Monday, June 1, 1998 Published at 13:07 GMT 14:07 UK
UK Politics: Talking Politics
BBC Scotland's Political Editor Brian Taylor looks at the controversies arising from the Scotland Bill's details
As outlined in the article on the Bill, the present funding arrangements for Scotland would broadly continue. At an earlier stage, there was talk of "assigned revenues" whereby all the taxes collected in Scotland would accrue to Edinburgh - with subventions to or from the Treasury where necessary.
But that has been abandoned as cumbersome. Instead, it is proposed that Scotland will continue to be funded by a form of Block Grant.
The grant will be varied annually according to the existing Barnett formula whereby Scotland's budget is amended by a proportion of the change in budgets elsewhere.
This was intended - over a long period - to narrow the relative spending advantage that Scotland enjoys: although in practice the gap has not diminished all that much.
In addition, it is envisaged that the Parliament would have the power to raise or lower the basic rate of income tax by three pence in the pound.
Liability to this tax power would be restricted to those who are principally resident in Scotland: around 2.4m Scottish income tax payers.
It is said that more than 25% of these would not be affected by tax-varying powers because they are lower-rate tax payers.
Of the rest, it is said that nearly two-thirds would pay £145 per year on average if tax were to be increased by the full 3p. The maximum payable is said to be £660 - affecting only 7% of Scottish income tax payers.
In addition, Scottish Secretary Donald Dewar has indicated that he might favour this power being used - if at all in the future - for special, time-limited projects requiring a clear subvention from the taxpayer.
This, however, is not specified in the legislation and would remain a matter for the Scottish Parliament to decide.
If Edinburgh opted to increase income tax, it would self-evidently keep the additional revenue. Equally, if Edinburgh opted to cut income tax it would have to forego the equivalent in cash from the Treasury and make cuts in its budget.
As the original Convention document says: "There will be no question of England subsidising tax cuts in Scotland."
There are still questions arising however. The former Tory Scottish Secretary Michael Forsyth made considerable play of his attacks on the tax power - which he dubbed the Tartan Tax.
This formed much of the basis of the No campaign in the Referendum without, of course, succeeding in swaying the Scots.
< a name=#Business fears> Business fears
The business community - which is steadily learning to live with devolution - remains seriously worried by the tax power.
It fears that a Scottish Parliament may not be able to resist the temptation to raise revenue with a knock-on effect upon wage demands and competitiveness.
As a separate but related issue, business is lobbying against possible increases in business rates. Local government finance is an issue devolved to the Scottish Parliament.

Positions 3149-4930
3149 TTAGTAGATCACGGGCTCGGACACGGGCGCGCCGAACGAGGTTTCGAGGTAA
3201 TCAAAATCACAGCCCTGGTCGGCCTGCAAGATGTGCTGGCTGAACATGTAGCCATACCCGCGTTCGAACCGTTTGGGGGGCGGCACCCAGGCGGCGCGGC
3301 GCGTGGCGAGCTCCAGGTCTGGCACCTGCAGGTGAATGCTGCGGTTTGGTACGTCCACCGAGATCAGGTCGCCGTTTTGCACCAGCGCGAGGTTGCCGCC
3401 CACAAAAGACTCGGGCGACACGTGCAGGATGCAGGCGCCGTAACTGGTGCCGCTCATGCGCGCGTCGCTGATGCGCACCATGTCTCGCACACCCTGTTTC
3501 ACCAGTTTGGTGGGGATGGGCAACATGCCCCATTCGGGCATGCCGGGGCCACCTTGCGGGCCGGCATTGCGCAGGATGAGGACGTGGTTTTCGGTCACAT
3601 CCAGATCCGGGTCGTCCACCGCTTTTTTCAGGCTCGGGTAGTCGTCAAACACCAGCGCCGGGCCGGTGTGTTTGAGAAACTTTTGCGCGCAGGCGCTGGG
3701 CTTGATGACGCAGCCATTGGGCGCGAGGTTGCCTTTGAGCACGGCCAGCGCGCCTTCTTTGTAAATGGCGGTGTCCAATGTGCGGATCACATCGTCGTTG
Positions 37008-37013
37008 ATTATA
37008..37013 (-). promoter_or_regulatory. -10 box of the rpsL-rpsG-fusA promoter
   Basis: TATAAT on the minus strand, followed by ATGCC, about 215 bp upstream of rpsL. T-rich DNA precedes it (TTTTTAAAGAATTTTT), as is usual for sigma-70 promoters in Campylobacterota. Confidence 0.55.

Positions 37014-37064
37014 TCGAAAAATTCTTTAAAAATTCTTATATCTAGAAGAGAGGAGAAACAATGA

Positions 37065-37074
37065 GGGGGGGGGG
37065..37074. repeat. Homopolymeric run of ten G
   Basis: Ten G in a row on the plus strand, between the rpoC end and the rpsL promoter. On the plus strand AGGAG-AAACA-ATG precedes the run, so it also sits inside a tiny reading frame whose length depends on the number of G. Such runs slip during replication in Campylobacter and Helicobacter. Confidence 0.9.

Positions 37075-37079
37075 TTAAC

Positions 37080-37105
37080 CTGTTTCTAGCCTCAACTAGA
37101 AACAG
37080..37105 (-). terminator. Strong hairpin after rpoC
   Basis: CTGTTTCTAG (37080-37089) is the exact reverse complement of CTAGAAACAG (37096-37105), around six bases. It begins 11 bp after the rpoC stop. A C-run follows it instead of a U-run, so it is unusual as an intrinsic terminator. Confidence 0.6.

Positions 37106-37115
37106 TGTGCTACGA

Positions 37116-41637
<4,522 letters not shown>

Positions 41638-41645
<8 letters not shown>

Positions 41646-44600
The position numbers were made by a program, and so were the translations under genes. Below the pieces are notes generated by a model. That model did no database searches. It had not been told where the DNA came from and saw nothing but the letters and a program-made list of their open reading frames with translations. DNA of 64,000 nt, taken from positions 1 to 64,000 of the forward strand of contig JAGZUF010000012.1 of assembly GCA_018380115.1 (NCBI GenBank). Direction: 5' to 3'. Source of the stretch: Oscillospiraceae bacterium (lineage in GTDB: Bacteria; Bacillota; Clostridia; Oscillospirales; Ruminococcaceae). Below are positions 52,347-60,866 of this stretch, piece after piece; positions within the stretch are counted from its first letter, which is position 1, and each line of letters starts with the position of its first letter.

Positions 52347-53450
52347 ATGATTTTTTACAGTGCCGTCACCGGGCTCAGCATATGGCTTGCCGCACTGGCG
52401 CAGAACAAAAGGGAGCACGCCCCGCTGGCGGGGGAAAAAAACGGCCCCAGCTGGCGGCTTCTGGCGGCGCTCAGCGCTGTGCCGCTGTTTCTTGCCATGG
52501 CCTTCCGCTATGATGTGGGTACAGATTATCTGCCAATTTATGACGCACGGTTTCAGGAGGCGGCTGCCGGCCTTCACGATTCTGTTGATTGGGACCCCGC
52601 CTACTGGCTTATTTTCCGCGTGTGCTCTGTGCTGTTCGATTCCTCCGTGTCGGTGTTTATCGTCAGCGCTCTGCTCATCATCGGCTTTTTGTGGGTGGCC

The business fear is that the new Parliament will seek to free resources by obliging councils to fund more of their spending locally, putting pressure on council taxation - which will remain capped - and, possibly, business rates.
Government ministers have voiced their view that a newly-formed Scottish Parliament will want to work with the business community and will not wish to do anything which might counter the wider objectives of fostering growth and reducing unemployment.
But in addition, there are signs that the devolution debate will spotlight Scotland's claimed relative spending advantage.
Most recently, the contenders for the post of London mayor have argued that they would wish to see the allocation of funds restructured to London's gain and Scotland's disadvantage.
It may be - as devolution supporters point out - that any potential tax cuts voted by the Scottish Parliament would not be sponsored by England. However, it is likely that the existing financial set-up will come under close scrutiny. The Treasury has long regarded Scotland as over-funded and has sought retrenchment.
The White Paper which preceded the devolution bill indicates that any "substantial revision" of the formula governing the change in Scotland's funding would require "an in-depth study of relative spending requirements" and maximum consultation between London and Edinburgh.
In due course, this could presumably turn into the study of relative needs which some argue would result in cuts in Scotland's historically high level of funding.
It should be noted of course that others dispute the assessment that Scotland is over-subsidised. The Scottish Office would prepare a robust defence and Nationalists argue that - taking a proportion of oil revenues into account - Scotland subsidises England.
But for now it is important to stress that Mr Dewar has secured the retention of the existing financial set-up.
These issues will undoubtedly be raised again - although it is scarcely credible that the present administration would raid Scotland's budget to any drastic extent: given its political make-up and its determination to make devolution succeed.
It is envisaged, however, that the Barnett formula will in future be reviewed annually. It may be interpreted from this that the narrowing of the gap between Scotland and England which Barnett originally intended may be accelerated in the future.